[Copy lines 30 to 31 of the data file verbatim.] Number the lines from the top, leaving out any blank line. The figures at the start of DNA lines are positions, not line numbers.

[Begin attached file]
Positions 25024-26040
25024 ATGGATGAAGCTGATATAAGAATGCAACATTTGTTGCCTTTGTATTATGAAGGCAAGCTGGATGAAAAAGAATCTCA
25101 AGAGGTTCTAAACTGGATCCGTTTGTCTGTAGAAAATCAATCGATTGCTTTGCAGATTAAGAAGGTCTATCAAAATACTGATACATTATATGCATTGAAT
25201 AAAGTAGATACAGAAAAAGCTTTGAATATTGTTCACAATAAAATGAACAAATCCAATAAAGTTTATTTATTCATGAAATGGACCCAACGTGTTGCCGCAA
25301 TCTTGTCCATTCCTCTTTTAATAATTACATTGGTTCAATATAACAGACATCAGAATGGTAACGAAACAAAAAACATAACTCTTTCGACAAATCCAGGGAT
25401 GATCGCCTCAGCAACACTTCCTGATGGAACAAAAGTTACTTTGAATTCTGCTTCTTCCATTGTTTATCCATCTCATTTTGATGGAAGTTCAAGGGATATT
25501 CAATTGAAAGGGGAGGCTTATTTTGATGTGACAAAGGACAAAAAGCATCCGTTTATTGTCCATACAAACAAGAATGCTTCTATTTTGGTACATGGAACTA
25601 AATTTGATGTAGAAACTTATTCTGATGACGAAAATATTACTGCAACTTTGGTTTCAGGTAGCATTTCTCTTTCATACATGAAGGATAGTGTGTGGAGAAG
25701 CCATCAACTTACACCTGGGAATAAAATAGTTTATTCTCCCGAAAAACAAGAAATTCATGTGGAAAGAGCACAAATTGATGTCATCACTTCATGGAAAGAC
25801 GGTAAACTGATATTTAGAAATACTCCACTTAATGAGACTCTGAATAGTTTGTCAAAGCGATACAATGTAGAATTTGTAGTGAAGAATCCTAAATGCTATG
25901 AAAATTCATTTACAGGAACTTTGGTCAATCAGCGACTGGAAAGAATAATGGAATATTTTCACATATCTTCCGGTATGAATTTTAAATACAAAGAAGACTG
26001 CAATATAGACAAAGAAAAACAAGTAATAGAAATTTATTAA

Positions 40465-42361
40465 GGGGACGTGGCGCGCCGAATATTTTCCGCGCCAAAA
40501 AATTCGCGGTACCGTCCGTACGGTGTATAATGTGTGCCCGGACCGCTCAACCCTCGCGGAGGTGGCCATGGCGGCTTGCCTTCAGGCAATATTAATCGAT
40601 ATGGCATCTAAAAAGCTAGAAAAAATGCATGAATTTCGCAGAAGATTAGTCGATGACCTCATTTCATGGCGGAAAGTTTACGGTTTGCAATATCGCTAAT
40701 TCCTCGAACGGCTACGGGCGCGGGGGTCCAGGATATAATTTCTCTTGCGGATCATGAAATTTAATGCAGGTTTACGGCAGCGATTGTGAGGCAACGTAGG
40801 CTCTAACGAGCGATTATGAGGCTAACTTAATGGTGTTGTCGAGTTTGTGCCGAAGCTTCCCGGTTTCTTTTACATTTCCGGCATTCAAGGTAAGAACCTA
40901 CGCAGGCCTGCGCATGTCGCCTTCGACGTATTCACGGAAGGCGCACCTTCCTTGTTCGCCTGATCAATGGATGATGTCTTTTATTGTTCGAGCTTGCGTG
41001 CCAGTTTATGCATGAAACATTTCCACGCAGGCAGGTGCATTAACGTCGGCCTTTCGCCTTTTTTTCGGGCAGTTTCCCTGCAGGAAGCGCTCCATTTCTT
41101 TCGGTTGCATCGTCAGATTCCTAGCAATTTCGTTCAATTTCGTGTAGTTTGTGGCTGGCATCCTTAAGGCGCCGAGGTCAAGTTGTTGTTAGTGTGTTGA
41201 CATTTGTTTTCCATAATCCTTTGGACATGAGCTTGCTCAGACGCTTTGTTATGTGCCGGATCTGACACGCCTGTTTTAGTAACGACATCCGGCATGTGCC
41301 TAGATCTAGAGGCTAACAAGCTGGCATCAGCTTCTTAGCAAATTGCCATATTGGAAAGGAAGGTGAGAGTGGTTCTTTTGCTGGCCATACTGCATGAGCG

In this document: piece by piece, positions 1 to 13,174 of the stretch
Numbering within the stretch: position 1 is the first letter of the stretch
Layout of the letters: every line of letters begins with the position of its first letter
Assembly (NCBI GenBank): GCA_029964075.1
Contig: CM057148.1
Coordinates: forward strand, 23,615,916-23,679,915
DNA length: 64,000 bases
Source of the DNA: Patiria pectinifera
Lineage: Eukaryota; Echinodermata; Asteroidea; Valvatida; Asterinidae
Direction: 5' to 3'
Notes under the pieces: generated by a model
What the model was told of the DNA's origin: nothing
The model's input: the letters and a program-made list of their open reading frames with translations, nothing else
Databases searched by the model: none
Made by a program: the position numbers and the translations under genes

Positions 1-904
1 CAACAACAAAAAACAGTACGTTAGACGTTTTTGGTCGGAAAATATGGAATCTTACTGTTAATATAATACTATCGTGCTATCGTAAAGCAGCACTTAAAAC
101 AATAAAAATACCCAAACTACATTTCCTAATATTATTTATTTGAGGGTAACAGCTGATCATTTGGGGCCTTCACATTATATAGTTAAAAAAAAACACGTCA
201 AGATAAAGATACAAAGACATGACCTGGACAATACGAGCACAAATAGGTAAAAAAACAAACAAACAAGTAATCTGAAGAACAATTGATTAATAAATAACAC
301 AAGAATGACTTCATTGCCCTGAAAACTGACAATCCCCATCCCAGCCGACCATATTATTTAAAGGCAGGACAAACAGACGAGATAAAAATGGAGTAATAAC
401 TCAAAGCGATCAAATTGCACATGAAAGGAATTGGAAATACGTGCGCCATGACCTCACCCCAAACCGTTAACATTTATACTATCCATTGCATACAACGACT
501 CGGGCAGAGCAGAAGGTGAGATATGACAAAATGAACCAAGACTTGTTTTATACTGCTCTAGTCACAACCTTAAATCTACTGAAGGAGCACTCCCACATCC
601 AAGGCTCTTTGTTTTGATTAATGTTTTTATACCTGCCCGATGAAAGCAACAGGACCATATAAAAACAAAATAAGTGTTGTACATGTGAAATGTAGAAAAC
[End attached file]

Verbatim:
DNA length: 64,000 bases
Source of the DNA: Patiria pectinifera